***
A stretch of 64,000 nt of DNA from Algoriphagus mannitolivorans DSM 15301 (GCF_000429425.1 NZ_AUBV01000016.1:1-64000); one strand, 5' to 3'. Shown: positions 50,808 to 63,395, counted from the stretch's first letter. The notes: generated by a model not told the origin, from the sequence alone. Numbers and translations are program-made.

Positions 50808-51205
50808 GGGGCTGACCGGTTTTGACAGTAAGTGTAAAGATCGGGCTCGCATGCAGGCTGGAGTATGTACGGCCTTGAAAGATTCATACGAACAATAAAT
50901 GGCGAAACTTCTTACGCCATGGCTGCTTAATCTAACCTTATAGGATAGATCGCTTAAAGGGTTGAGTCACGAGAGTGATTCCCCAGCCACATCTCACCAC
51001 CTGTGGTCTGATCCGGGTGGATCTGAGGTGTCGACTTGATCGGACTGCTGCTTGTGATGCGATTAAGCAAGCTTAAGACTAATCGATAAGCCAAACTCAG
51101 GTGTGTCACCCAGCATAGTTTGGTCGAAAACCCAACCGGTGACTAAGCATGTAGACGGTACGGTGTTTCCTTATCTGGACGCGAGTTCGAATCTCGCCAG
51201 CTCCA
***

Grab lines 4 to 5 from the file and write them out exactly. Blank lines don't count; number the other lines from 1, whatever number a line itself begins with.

50901 GGCGAAACTTCTTACGCCATGGCTGCTTAATCTAACCTTATAGGATAGATCGCTTAAAGGGTTGAGTCACGAGAGTGATTCCCCAGCCACATCTCACCAC
51001 CTGTGGTCTGATCCGGGTGGATCTGAGGTGTCGACTTGATCGGACTGCTGCTTGTGATGCGATTAAGCAAGCTTAAGACTAATCGATAAGCCAAACTCAG